Children should not be left unsupervised to play with a dog, say experts in this week's British Medical Journal. Their advice is part of a review aimed at doctors who deal with dog bites.
Dog bites and maulings are a worldwide problem, particularly in children, write Marina Morgan and John Palmer. Every year 250,000 people who have been bitten by dogs attend minor injuries and emergency units in the United Kingdom, and half of all children are reportedly bitten by dogs at some time, boys more than girls.
Accurate death figures are difficult to obtain, but in the past five years, two to three cases a year have made news headlines.
Based on the latest medical evidence, they advise doctors how to examine and treat a patient presenting with a dog bite. They discuss the risk of infection and when to refer to specialist care. For travellers bitten abroad, they suggest assessing the risk of rabies.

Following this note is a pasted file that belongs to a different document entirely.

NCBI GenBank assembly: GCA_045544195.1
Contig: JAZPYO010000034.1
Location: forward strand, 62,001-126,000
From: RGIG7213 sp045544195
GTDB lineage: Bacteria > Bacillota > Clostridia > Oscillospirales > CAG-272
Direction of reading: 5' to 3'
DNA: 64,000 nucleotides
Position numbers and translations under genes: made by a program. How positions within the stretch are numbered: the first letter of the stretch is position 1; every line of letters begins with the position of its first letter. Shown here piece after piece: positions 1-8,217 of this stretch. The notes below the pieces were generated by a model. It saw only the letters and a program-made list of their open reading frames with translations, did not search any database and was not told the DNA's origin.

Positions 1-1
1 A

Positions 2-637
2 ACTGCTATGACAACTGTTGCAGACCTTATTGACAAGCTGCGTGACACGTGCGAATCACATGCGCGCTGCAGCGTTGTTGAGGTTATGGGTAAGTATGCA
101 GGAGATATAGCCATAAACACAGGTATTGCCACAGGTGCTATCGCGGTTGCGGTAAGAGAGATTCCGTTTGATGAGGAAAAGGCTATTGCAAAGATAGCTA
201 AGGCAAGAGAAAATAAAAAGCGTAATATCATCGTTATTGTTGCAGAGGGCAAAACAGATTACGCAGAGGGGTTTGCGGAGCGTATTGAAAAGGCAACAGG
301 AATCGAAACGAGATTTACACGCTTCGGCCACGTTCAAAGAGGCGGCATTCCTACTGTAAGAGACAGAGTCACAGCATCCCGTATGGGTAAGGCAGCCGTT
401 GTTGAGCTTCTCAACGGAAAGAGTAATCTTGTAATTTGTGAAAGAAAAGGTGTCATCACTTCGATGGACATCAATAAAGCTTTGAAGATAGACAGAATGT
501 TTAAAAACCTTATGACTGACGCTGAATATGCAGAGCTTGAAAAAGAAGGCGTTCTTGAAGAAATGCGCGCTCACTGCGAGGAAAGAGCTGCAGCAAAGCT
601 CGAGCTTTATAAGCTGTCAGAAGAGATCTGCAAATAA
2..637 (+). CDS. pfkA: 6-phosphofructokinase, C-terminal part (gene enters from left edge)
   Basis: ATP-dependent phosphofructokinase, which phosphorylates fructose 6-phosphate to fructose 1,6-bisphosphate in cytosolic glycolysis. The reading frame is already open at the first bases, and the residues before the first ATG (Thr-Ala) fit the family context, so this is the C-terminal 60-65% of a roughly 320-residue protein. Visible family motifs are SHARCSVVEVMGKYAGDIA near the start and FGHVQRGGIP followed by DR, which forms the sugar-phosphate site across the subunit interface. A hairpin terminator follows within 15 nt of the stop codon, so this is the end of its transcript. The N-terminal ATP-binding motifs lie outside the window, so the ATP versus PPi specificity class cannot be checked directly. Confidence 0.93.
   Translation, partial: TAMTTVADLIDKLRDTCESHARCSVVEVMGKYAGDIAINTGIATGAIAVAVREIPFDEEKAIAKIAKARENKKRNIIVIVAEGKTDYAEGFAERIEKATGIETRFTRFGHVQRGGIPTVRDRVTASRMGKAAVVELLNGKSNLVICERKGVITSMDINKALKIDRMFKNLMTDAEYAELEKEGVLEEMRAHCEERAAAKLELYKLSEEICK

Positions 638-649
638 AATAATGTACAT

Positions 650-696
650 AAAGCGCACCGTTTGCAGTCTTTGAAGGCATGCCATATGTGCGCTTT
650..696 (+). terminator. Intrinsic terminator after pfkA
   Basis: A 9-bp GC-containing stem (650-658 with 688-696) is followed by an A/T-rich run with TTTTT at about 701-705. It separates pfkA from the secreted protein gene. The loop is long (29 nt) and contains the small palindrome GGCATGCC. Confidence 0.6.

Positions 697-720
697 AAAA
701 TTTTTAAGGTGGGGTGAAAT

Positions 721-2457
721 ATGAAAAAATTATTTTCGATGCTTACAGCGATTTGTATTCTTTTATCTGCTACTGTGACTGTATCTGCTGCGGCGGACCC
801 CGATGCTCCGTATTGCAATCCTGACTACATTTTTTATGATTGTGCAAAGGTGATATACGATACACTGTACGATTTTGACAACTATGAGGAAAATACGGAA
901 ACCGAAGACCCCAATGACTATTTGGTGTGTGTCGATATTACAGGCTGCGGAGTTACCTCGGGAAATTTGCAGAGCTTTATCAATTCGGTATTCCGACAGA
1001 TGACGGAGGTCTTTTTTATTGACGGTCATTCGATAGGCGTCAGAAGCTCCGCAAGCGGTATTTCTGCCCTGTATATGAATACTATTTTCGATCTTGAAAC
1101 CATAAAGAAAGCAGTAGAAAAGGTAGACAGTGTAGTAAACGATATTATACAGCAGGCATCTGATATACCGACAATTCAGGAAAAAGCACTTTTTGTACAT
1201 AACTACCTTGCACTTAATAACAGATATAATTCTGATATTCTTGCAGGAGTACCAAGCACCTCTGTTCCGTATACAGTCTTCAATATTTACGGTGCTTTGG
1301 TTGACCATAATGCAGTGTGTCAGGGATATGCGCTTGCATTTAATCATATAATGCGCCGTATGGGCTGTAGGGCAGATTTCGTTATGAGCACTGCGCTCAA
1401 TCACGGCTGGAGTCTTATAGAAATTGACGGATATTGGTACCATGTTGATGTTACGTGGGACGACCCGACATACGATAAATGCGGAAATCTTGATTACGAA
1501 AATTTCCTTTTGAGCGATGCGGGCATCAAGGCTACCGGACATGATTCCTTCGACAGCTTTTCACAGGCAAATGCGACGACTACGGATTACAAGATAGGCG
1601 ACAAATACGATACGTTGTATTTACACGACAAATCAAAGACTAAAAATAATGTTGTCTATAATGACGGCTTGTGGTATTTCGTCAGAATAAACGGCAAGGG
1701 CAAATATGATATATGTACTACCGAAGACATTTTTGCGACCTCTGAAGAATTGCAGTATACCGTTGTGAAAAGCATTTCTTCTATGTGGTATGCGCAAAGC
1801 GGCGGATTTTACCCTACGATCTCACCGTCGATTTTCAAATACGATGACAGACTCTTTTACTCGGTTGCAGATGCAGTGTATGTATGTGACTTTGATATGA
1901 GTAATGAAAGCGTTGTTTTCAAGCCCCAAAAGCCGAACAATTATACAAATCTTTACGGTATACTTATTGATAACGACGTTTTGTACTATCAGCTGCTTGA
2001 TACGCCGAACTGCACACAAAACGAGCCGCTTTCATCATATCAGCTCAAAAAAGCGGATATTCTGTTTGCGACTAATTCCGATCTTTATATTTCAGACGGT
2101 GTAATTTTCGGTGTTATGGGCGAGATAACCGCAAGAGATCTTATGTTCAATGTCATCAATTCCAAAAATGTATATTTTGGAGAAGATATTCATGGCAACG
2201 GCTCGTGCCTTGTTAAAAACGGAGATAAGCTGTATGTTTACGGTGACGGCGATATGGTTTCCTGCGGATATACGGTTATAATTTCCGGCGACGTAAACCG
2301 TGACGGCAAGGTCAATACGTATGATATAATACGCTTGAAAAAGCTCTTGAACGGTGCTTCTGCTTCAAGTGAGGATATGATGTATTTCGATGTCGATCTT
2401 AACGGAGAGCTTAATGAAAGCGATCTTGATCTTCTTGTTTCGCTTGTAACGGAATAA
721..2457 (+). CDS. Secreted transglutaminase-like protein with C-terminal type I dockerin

In terms of prevention, they suggest that children should be taught to treat dogs with respect, avoid direct eye contact, and not tease them. They should be taught not to approach an unfamiliar dog; play with any dog unless under close supervision; run or scream in the presence of a dog; pet a dog without first letting it sniff you; or disturb a dog that is eating, sleeping, or caring for puppies.
Dog owners also need to change their behaviour, writes Rachel Besser, a children's doctor and lifetime dog owner, in an accompanying article.
It is clear that not all dog owners appreciate that children should not be left unsupervised with a dog, she says. Just as some parents are obliged to take parenting classes, she would like to see equivalent mandatory classes for expectant dog owners to teach them about the responsibilities of dog ownership. Educational programmes for children are also needed to instil precautionary behaviour around dogs.
Finally, she would like to see vets advising dog owners about bite prevention, and doctors promoting bite prevention when treating patients who have been bitten by dogs.
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